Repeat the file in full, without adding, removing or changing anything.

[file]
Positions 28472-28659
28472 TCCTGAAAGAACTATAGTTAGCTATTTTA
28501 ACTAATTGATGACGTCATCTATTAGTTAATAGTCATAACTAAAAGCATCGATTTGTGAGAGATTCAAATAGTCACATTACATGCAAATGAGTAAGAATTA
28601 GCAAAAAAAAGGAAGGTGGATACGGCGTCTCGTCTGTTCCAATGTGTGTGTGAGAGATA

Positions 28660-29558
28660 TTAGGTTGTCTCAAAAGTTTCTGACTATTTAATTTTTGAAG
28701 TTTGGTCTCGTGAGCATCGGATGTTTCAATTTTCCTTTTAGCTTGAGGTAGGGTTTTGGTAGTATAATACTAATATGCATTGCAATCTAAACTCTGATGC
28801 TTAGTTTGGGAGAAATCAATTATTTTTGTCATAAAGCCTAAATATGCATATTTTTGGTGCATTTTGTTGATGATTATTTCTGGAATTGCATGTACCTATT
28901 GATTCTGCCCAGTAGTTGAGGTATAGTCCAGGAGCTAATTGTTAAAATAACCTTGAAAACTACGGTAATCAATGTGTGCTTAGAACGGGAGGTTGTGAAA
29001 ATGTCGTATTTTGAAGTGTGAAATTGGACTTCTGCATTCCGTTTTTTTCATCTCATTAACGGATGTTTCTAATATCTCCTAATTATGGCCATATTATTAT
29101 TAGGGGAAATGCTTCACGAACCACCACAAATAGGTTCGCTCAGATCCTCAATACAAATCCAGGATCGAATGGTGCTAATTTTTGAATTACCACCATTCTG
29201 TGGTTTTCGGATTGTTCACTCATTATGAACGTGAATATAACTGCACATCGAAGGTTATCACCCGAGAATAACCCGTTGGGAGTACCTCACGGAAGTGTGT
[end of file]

Positions 28472-28659
28472 TCCTGAAAGAACTATAGTTAGCTATTTTA
28501 ACTAATTGATGACGTCATCTATTAGTTAATAGTCATAACTAAAAGCATCGATTTGTGAGAGATTCAAATAGTCACATTACATGCAAATGAGTAAGAATTA
28601 GCAAAAAAAAGGAAGGTGGATACGGCGTCTCGTCTGTTCCAATGTGTGTGTGAGAGATA

Positions 28660-29558
28660 TTAGGTTGTCTCAAAAGTTTCTGACTATTTAATTTTTGAAG
28701 TTTGGTCTCGTGAGCATCGGATGTTTCAATTTTCCTTTTAGCTTGAGGTAGGGTTTTGGTAGTATAATACTAATATGCATTGCAATCTAAACTCTGATGC
28801 TTAGTTTGGGAGAAATCAATTATTTTTGTCATAAAGCCTAAATATGCATATTTTTGGTGCATTTTGTTGATGATTATTTCTGGAATTGCATGTACCTATT
28901 GATTCTGCCCAGTAGTTGAGGTATAGTCCAGGAGCTAATTGTTAAAATAACCTTGAAAACTACGGTAATCAATGTGTGCTTAGAACGGGAGGTTGTGAAA
29001 ATGTCGTATTTTGAAGTGTGAAATTGGACTTCTGCATTCCGTTTTTTTCATCTCATTAACGGATGTTTCTAATATCTCCTAATTATGGCCATATTATTAT
29101 TAGGGGAAATGCTTCACGAACCACCACAAATAGGTTCGCTCAGATCCTCAATACAAATCCAGGATCGAATGGTGCTAATTTTTGAATTACCACCATTCTG
29201 TGGTTTTCGGATTGTTCACTCATTATGAACGTGAATATAACTGCACATCGAAGGTTATCACCCGAGAATAACCCGTTGGGAGTACCTCACGGAAGTGTGT